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Critical Thinking: Exercises, Activities & Strategies

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  • 0:03 Critical Thinking
  • 1:15 Exercise: Consider the…
  • 2:20 Exercise: Self-Evaluation
  • 3:05 Activity: Reframing
  • 4:05 Activity: Formal Debate
  • 4:53 Lesson Summary
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Lesson Transcript
Instructor: David White
Critical thinking skills are something that we develop over time through practice and commitment. In this video, we'll explore some exercises, activities and strategies to improve your critical thinking skills and ability to be objective.

Critical Thinking

We receive information all day long from a variety of sources like parents, friends, business associates, the media, and many others - but how do you know whether or not they're telling the truth? We tend to believe the things that family and friends tell us, and more often than not, we like to believe that others are being honest as well. Unfortunately, everyone has biases and agendas that influence how they interpret and present information; the only way for you to make an informed decision is to exercise critical thinking.

Critical thinking is an objective analysis, or consideration of information based on facts, rather than emotions or personal opinions. In a broad sense, critical thinking is about absorbing facts and considering information or subjects from different perspectives in order to be as well-informed as possible.

This may seem like an easy or straightforward thing to do, but critical thinking is not an innate skill; rather, it is one that develops throughout different stages of our lives through awareness and practice. Developing strong critical thinking skills is an intentional act that requires commitment and patience, but there are things that you can do to expedite the process.

Exercise: Consider the Objective

When we talk to people or receive information, we tend to believe that people are telling us the truth. This is because we are socially conditioned to assume that people are acting in good faith. Unfortunately, people usually do and say things for a reason, and that might cause them to distort the truth or over-simplify complex information in order to achieve their goals. In these cases, the most important critical thinking skill is to consider the speaker's objective, or aim or goal.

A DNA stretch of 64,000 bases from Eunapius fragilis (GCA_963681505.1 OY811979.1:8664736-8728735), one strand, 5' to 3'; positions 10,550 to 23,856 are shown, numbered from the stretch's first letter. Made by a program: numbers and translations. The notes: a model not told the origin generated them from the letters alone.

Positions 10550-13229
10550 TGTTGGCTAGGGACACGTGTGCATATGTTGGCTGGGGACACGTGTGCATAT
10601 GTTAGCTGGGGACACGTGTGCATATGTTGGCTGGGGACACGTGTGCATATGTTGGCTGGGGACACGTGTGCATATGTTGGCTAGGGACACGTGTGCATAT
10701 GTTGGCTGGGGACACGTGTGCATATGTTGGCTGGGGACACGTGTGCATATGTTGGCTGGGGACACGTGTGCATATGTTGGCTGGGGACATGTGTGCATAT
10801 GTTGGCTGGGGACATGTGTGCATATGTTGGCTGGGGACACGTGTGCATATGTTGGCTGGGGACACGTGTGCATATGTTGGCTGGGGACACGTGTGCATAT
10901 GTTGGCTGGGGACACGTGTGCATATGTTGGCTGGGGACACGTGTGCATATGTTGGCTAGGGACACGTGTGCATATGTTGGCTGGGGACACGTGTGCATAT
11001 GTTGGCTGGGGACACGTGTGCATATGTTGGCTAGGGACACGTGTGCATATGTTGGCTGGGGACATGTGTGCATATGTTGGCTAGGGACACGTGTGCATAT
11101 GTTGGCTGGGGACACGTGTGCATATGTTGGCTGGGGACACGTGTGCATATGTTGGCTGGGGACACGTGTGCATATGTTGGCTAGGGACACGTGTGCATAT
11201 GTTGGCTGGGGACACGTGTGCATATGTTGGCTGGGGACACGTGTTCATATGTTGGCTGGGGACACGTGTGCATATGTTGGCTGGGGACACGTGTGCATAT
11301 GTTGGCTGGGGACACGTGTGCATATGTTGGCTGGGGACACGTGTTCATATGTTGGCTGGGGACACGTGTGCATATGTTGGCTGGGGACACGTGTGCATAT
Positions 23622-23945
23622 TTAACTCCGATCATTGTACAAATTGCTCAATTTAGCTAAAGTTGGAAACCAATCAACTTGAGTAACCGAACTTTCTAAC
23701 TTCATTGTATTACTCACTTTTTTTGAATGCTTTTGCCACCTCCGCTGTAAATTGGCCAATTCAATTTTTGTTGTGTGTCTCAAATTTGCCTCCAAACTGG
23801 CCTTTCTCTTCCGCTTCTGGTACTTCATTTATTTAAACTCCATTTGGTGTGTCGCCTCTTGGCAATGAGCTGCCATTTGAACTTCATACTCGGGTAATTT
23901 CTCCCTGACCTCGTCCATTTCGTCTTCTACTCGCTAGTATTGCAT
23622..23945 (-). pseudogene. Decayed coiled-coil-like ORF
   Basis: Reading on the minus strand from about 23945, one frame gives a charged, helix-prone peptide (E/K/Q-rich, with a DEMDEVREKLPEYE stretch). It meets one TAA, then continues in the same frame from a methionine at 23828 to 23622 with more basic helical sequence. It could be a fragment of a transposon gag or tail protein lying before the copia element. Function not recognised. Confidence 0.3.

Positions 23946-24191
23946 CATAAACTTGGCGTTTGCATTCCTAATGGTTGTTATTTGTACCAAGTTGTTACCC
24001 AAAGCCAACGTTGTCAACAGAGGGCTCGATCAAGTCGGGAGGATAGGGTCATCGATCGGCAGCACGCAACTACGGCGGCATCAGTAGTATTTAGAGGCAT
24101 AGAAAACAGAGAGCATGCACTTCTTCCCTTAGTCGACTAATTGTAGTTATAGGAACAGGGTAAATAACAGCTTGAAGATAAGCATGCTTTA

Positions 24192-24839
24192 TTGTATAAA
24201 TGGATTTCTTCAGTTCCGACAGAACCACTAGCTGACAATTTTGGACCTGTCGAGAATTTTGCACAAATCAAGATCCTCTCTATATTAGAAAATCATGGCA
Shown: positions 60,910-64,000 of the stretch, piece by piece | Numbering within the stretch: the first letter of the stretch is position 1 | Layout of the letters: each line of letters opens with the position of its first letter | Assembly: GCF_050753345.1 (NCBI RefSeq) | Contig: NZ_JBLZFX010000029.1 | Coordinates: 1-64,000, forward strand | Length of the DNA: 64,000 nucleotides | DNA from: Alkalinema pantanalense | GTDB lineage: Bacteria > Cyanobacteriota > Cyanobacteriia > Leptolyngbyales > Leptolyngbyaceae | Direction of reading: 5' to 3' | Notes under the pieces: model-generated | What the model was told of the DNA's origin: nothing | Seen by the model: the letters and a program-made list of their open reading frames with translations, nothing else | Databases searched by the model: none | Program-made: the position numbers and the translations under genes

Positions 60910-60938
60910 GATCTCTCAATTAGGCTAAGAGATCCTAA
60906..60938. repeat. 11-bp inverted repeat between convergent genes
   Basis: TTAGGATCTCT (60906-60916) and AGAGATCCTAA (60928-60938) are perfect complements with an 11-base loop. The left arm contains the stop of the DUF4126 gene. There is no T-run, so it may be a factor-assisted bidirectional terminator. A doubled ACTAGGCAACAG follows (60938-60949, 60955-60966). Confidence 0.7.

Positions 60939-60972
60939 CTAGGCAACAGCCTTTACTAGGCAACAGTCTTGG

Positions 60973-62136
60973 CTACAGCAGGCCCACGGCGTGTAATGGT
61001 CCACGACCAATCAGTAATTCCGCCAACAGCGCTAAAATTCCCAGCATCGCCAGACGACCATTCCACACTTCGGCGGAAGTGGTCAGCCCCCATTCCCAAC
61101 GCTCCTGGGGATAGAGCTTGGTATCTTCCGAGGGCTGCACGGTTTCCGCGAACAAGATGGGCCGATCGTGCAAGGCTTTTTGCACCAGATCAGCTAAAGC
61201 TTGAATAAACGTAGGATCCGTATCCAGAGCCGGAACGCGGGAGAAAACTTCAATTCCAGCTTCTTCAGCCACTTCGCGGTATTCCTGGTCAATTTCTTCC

For example, imagine a car salesman in whose lot, you've come to shop for a car. From the moment you arrive, he's friendly and welcoming, answers all of your questions, and goes out of his way to tell you what incredible taste you have in cars. Now consider the bigger picture: he's a car salesman whose objective is to sell people cars, and you are a consumer whose objective is to get a good deal on the product that you want. When you consider the larger context (or who, what, when, and why) you'll gain important insight into an individual's role in the situation, which allows you to consider his or her possible objectives.

Exercise: Self-Evaluation

In the previous example, you used your critical thinking skills to determine what the car salesman was really saying and doing while he was talking to you, but there are times when you must think critically about yourself. Regularly practicing a self-evaluation can be an excellent way to build your critical thinking skills and ensure that you are thinking and behaving in a way that is honest and fair.

One of the most important elements of critical thinking is the willingness to accept that you could be wrong or could have done something better. For example, a teacher might spend ten minutes at the end of the day to consider whether he or she provided the class with enough information and accommodated different learning styles and brainstorm possible ways to make lessons more exciting.

Activity: Reframing

Sometimes the way that information is presented can make critical thinking a challenging task. For example, if someone says, 'Capitalism is the cause of economic inequality,' this is not a statement that invites questioning. If said with authority, you might have no reason to question it in the first place. What you could do, however, is practice reframing the statement in different ways.

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